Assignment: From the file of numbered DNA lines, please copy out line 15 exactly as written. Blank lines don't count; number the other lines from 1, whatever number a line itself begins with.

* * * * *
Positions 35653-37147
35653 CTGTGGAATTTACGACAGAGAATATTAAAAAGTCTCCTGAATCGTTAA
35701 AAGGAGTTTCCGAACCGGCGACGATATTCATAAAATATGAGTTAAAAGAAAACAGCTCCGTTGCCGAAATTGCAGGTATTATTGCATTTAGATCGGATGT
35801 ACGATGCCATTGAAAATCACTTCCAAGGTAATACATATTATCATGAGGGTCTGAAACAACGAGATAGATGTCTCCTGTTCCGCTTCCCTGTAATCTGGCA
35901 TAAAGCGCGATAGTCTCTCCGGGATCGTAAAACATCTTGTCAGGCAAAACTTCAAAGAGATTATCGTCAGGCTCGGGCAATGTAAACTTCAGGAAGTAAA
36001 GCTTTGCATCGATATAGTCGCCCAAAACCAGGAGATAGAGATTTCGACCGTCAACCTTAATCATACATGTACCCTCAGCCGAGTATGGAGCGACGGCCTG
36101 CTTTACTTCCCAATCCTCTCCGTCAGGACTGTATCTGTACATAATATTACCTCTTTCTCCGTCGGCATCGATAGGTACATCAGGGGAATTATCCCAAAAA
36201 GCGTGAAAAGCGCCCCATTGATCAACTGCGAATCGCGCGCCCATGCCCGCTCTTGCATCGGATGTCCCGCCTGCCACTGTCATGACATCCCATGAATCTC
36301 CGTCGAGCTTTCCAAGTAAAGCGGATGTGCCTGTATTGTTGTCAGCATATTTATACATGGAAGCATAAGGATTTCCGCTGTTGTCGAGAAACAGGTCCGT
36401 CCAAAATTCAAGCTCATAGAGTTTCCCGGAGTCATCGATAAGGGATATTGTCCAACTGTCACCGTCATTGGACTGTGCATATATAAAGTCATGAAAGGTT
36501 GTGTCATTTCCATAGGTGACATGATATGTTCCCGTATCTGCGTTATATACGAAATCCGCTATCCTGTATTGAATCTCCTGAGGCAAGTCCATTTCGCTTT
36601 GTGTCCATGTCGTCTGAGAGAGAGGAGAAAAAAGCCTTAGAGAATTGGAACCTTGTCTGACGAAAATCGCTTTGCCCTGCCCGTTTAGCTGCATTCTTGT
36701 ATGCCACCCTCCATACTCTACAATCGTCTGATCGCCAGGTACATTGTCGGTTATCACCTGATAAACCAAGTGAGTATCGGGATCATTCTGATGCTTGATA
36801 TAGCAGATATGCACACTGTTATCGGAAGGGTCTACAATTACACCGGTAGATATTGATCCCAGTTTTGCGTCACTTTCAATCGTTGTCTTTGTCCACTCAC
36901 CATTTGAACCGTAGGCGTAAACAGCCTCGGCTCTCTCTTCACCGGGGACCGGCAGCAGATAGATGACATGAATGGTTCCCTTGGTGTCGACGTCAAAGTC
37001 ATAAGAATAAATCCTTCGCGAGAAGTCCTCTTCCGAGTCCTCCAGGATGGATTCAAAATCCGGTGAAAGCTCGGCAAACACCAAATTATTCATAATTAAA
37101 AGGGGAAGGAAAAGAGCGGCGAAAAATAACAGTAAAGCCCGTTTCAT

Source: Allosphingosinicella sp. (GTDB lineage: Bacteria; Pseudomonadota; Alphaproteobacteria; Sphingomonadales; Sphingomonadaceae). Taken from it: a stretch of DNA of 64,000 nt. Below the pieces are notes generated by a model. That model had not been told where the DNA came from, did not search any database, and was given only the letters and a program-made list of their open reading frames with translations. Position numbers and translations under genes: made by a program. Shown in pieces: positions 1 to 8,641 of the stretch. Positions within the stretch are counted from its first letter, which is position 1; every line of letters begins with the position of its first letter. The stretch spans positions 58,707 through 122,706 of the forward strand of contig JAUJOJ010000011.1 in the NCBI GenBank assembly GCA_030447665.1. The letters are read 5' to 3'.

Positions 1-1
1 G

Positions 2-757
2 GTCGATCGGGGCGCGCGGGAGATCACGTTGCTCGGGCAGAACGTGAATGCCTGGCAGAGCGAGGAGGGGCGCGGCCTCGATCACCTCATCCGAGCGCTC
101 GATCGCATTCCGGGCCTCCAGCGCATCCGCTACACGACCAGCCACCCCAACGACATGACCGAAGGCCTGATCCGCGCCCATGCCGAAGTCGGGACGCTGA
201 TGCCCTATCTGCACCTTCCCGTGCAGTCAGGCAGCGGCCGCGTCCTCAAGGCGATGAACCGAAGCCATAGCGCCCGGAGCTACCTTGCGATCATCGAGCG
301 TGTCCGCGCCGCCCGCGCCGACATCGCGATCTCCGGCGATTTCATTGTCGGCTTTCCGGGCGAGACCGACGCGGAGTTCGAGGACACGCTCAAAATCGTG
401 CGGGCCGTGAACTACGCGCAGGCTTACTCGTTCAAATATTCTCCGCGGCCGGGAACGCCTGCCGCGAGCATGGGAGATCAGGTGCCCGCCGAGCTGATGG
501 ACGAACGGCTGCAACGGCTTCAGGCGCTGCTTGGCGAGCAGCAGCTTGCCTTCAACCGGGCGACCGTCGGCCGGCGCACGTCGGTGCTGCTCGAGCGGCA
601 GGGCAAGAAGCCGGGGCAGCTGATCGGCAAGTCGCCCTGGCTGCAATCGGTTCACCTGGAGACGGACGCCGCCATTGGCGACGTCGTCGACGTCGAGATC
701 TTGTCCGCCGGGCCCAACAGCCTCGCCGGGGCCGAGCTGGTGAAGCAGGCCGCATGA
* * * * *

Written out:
36901 CATTTGAACCGTAGGCGTAAACAGCCTCGGCTCTCTCTTCACCGGGGACCGGCAGCAGATAGATGACATGAATGGTTCCCTTGGTGTCGACGTCAAAGTC